Mark my words, airlines and their clients are rarely in the same boat.
The aviation industry has always been peculiar, and it is, indeed, a very difficult one to regularly make a profit. It is said that the cumulative financial results of the world’s international airlines from the end of the Second World War is a nett loss. Currently this may be changing as the US carriers finally make money, and serious piles of the stuff, but if history is any guide to the future this will change.
Change happens for many reasons, but today’s attitudes of airlines and their staff really takes the cake. Forge the sycophantic “Thanks for your business, we know you have a choice” message one hears upon landing, they know that in general, there is no choice. Depending on where you live, there is a single dominant carrier with pricing of a level of predation that would make a bald-eagle blush.
Most city pairs can be flown by one of the three major carriers; the determinant factor is, however, the number of flights available. Yes, one can travel from Minneapolis to New York with Delta, American or United, but only Delta offers a non-stop service, and prices it accordingly. The others will offer various levels of discount depending on the day of the week, how individual flights are selling at any given moment and a variety of other factors that feed the pricing algorithms that they all operate.
This is, of course, fair enough, but not inclined to make the public believe that the airlines care about them one iota; and on non competitive routes (Winnipeg/Minneapolis), fares are simply disgraceful, and cynical in the extreme.
And then they get you; having found a reasonable fare, now there is the fight over baggage, flyer points, boarding sequence, refreshments and so on. The airlines spin doctors like to tell us that this is all a wonderful utopia designed solely for our “choice”, but the sad truth is rather different.
Airlines seem to be the only business whose heavily advertised product is deliberately made so dreadful that we will pay anything not to have to use it as described.
Unless one is one of a carriers’ most favoured clients, and here we are looking at only the top 20th percentile, one can be expected to face a cynical barrier of auto-responses and disinterest in response to any and every irregularity. Dealing with impossible call centres in distant lands solves no problems; hiding behind veils of inaccessibility allowing such gems as “The computer says no” to become the stock answer, and the pretence of the fusion of Alliances to help travellers mask a rapidly growing corporate contempt for their customers.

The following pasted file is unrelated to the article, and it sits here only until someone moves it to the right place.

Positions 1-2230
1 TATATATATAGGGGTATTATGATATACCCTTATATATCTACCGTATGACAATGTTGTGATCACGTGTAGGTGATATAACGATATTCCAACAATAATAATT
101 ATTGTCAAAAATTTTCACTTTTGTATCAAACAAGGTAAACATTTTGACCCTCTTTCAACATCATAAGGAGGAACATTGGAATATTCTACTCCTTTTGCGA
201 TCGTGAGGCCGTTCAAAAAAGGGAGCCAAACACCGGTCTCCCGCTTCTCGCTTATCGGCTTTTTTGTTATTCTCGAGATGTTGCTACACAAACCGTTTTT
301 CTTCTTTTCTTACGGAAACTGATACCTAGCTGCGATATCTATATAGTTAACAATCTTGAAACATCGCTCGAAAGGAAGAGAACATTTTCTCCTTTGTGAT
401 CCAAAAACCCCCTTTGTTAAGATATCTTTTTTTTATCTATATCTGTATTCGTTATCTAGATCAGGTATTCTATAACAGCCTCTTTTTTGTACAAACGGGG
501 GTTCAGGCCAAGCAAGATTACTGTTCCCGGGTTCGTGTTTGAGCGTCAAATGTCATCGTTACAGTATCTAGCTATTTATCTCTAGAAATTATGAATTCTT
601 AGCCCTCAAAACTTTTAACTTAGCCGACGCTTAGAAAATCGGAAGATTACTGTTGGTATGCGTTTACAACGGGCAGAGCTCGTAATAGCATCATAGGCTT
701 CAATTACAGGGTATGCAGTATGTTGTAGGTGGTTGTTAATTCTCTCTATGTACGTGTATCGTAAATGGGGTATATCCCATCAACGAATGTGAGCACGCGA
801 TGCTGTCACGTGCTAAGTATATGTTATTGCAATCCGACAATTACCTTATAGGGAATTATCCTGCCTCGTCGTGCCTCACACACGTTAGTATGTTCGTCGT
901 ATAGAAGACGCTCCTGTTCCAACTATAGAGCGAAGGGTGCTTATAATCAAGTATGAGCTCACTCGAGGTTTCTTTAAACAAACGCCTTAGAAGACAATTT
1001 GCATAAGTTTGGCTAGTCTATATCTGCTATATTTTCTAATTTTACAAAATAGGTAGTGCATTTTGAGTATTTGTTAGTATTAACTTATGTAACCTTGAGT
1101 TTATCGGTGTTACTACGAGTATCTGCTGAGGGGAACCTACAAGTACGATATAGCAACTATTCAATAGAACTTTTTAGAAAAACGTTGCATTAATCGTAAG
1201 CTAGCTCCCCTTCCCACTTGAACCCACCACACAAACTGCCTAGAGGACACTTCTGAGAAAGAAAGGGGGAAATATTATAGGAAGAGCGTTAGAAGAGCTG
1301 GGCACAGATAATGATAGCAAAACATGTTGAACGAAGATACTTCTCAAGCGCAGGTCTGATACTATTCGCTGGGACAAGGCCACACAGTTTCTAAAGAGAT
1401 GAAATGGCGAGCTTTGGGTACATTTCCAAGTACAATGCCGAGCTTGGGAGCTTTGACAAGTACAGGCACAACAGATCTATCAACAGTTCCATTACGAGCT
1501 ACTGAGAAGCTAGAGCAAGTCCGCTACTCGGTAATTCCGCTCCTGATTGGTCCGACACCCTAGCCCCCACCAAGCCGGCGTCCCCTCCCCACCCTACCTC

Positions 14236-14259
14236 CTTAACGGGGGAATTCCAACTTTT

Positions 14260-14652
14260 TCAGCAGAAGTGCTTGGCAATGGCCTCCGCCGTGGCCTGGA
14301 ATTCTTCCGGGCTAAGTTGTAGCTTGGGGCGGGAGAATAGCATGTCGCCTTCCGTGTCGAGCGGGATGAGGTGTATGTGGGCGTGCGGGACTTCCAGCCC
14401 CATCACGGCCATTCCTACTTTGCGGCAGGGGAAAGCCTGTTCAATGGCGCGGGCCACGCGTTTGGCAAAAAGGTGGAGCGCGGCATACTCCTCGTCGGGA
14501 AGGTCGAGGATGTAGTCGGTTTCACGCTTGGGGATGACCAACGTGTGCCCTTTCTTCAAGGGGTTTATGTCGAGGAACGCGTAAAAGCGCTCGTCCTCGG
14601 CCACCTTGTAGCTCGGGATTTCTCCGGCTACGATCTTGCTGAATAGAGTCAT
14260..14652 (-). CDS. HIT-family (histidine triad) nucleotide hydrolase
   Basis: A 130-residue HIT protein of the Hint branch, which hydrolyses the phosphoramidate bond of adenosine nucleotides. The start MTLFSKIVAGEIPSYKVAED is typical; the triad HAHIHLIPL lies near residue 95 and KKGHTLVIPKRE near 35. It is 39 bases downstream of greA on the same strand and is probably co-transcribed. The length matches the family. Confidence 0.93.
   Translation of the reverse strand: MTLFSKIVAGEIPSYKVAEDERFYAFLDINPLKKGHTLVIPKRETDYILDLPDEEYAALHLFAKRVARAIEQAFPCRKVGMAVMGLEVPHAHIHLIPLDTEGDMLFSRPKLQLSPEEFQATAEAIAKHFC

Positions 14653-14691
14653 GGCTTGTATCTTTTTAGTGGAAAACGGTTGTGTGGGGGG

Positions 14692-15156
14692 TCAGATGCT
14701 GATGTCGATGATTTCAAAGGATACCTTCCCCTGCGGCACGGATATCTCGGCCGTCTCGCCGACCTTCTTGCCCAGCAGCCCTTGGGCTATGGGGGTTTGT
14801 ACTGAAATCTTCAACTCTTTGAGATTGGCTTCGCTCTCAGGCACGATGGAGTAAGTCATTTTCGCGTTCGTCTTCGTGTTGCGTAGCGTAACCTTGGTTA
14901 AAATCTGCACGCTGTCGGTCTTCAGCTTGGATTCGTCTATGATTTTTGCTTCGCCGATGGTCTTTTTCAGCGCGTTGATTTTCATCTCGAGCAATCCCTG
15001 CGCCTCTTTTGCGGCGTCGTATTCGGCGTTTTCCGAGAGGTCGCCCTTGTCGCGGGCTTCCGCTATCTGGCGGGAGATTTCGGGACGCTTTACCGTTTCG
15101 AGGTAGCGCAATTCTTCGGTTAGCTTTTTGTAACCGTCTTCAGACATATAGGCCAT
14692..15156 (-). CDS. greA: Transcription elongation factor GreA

Airlines are behaving like governments; disinterested and too big to fail.
But why? I believe that they are simply too big. Senior executives, and even most middle managers, have never bought a plane ticket in their lives, and have absolutely no idea what the customer interface with an airline is all about. They have “Interline Desks” and travel free; other airline staff help them because they all know and participate in the same game.
I don’t begrudge them the pass benefits at all, but I do wonder how it is that an entire industry has evolved that is run by people with absolutely no practical knowledge of the customer/industry relationship. Senior folks in the grocery industry have often purchased milk themselves, or go to a Home Hardware store; they know what expectations of service are. Airline executives have simply no idea whatsoever.
They have no concept of the lunacy of the ticket restrictions when trying to piece together a complex vacation, or the difficulty in corralling three friends or family together to plan a trip. And when they do, suddenly they offer a “lock in the fare” option for (only) another $75! They simply don’t understand the vast range of motivations for purchasing their product.
And herein lies the glimmer of hope. Pride, as we know, goes before a fall; sadly, falls don’t always follow pride, but we can’t have everything.
Airline profits are slim on a percentage basis, and one that returns 3 - 4% is considered quite spectacular. This implies, of course, that 97% of their income is spent operating the business, and this leaves a dangerous group of passengers who are basically ignored. For many, travel is completely discretionary, and the choice of airlines is too. For those living at gateways, those with choice, market share of the local dominants is being slowly eroded by the newcomers. Witness the extraordinary vitriol being spouted by the normally diplomatic CEOs of Delta and United over the growth of the Middle Easter Three: Emirates, Qatar and Etihad.
They know that they are losing, and spitting blood over “subsidies” is a poor substitute for raising their service to a point that people will actually want to purchase their tickets.
And while we are on the subject of subsidies, US Government requirements for thousands of employees, contractors and others to travel on a US carrier, and pay vast fares for the privilege generate billions of dollars of revenue for the airlines in a hidden subsidy.
The contract for the US Mail is another major source of subsidy; original awarded to Pan Am to allow it to operate the first long-haul routes to South America and Africa, this tool has long been a well-used part of the government’s arsenal of support.
It is time that airlines realised that their passengers doubled as human beings, and would react positively to good service off the plane. Air Canada’s service on board is exemplary, but it does not mirror the off-line support offered by their baggage folks, airport staff, sales staff and most certainly the reservation desks. If carriers are to secure their now-found financial stability, ensuring clients’ loyalty by delivering an attractive service from beginning to end rather than by forcing loyalty through geography and nicely designed web tools would be a good move.